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You Don’t Spell Recognition: PROGRAM

You Don’t Spell Recognition: P R O G R A M

Recognition: knowledge or feeling that someone or something present has been encountered before; special notice or attention

Program: a plan or system under which action may be taken toward a goal

I have been reading and hearing a lot about rewards and recognition programs lately. As with many things HR related, it seems to be one of the trendy topics again. Most often, I hear recognition linked with some sort of formal program a company has to put together with defined criteria, specific examples and, GASP, processes! Far too often I have seen the simple act of a manager or peer wanting to recognize one of their co-workers or employees for a job well done, or some other act benefiting the team, but the process they have to go through to do so is so cumbersome that it causes the opposite effect – that is, no recognition occurs. The problem I have is that there shouldn’t be a program that dictates the how and when and gives you a procedure for how you recognize someone. In essence, you have boiled recognition down to a “if this…then that” formula. An act that is very personal becomes very mechanical and procedural and the desired outcome of having someone feel valued and given notice or attention becomes lost in the bureaucracy.

Thank youPlease don’t take this to mean that I think companies shouldn’t have some program that generally governs rewards and recognition criteria/budgets or that captures peer recognition, what I am getting at is that you are fighting a losing battle if you have to develop a program in order for recognition to simply occur. The reality is that this is all an aspect of organizational culture. It is up to organizational leaders to establish the type of culture where recognition occurs. In essence, it is part of your organizational DNA. Contrary to popular belief, recognition does not have to be pizza parties, concert tickets, hotel stays, etc. Too often we blur the lines between recognition and reward…hence the reason we use pizza parties to reward for a job well done vs. starting out by recognizing for the job well done.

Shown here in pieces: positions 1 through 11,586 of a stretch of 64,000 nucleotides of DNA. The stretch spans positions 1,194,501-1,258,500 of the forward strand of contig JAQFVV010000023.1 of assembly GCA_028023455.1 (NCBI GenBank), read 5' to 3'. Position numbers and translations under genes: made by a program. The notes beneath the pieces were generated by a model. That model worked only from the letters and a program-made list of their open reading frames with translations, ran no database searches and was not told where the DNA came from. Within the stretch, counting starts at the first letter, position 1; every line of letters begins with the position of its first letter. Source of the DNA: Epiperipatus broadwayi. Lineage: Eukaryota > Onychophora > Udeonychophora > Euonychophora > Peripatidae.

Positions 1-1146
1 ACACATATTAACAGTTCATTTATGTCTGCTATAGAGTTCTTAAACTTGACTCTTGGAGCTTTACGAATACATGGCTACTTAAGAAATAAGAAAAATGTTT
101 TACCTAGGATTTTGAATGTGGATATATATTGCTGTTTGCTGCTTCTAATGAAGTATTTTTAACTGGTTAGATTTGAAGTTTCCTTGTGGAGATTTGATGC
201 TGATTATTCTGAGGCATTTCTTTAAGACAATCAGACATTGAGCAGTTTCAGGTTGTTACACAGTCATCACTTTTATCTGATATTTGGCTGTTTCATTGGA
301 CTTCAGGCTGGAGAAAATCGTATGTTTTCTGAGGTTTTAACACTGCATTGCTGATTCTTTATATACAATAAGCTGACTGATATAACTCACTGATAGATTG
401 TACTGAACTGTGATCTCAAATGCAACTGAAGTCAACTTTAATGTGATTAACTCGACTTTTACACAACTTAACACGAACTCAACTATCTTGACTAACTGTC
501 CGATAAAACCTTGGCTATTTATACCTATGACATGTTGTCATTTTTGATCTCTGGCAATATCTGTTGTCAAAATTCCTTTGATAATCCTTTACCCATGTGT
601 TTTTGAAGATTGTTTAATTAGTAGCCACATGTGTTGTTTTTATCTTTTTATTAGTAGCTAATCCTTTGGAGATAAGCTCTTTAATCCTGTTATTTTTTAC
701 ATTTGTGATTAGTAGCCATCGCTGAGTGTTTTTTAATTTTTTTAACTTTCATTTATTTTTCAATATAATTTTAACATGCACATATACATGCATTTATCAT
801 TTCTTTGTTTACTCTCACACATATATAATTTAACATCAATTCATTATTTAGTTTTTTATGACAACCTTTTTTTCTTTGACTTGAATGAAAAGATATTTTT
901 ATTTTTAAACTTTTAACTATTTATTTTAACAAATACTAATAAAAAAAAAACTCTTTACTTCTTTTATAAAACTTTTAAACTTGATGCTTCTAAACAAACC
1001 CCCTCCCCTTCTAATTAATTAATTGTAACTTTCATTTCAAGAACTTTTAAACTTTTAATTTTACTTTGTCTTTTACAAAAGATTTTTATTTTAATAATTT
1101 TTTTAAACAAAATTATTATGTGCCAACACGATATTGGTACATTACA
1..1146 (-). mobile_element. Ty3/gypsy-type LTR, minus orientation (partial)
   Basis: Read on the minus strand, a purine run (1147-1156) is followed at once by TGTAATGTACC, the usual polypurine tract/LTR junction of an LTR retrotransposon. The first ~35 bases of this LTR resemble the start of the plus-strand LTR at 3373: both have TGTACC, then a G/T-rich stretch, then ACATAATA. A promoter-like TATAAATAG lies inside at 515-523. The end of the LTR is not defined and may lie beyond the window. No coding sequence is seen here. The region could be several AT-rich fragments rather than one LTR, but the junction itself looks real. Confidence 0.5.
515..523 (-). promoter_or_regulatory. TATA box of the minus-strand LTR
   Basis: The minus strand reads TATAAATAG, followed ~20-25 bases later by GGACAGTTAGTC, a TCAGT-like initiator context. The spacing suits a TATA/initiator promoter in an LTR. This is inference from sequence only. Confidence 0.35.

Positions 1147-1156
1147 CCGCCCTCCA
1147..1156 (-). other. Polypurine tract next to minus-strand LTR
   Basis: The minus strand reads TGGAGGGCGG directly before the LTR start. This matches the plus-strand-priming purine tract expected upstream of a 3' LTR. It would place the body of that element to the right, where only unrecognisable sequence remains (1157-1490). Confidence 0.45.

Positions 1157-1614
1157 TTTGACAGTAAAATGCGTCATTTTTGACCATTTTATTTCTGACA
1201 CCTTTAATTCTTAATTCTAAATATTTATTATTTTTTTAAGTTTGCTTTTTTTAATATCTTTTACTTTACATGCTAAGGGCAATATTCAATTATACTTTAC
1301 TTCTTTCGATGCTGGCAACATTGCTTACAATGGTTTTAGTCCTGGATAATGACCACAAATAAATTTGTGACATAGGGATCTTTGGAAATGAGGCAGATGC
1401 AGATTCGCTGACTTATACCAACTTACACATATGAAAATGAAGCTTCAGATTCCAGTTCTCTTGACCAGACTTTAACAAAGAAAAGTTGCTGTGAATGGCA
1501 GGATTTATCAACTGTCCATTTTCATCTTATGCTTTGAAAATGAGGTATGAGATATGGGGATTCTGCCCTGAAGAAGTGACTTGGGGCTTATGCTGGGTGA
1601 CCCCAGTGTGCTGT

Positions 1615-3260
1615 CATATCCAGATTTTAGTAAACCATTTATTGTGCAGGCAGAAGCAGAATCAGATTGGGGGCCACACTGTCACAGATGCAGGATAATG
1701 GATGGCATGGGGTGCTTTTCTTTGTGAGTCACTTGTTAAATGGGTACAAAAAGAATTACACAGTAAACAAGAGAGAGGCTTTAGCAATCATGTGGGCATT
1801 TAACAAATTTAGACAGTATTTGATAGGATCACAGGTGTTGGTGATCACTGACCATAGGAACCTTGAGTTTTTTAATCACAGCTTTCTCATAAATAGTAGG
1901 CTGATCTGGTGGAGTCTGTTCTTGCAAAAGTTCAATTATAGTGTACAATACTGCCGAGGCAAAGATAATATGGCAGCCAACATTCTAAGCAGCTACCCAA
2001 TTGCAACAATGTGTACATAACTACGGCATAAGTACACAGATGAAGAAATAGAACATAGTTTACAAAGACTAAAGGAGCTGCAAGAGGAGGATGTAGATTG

What I am suggesting is that we start to gear our organizational thinking more towards recognition as an ACT, not a program. If we, as leaders, focus more on the act of recognizing our employees we will all experience higher retention rates and engagement levels. At the end of the day, employees want to know that their company and their manager are aware that they exist. They want to be recognized for their contribution towards their organization’s success. It really is as simple as that. The basic rules of engagement for employee recognition should be:
1) Timely – when you as a leader see something you want to recognize your employee for, just do it. Don’t wait for the next staff meeting, or employee social event. Just do it.
2) Sincere – when you thank an employee for a job well done….mean it. Don’t compare/qualify it to previous work they have done or compare to another employee, simply thank them for their efforts and comment that the goal/project, etc. wouldn’t have been completed without their contribution.
3) Autocratic – the manager can recognize who, how, when they want. They don’t need approval to recognize for a job well done. There is no process for saying thank you, for sending an employee home early as recognition for their efforts or for giving them a day off. The manager/leader has the ability to make this happen….which then makes the act of recognition timely (see point #1).
To sum up, recognition is an act not an event. It is either part of your (organizational) DNA or it isn’t. It is something you do, not a program that you follow. I believe we can all be better leaders by recognizing our employees if we employ these simple rules and practices and stop thinking of recognition as a program that we must implement and adhere to.

Image courtesy of Stuart Miles/FreeDigitalPhotos.net


One Response

  1. […] likes to feel that their hard work is appreciated and noticed, otherwise, what’s the point? Scott was right when he said that recognition needs to be in your organization’s DNA in order for it’s results to be successful. So don’t just get a program, get with it! Start […]

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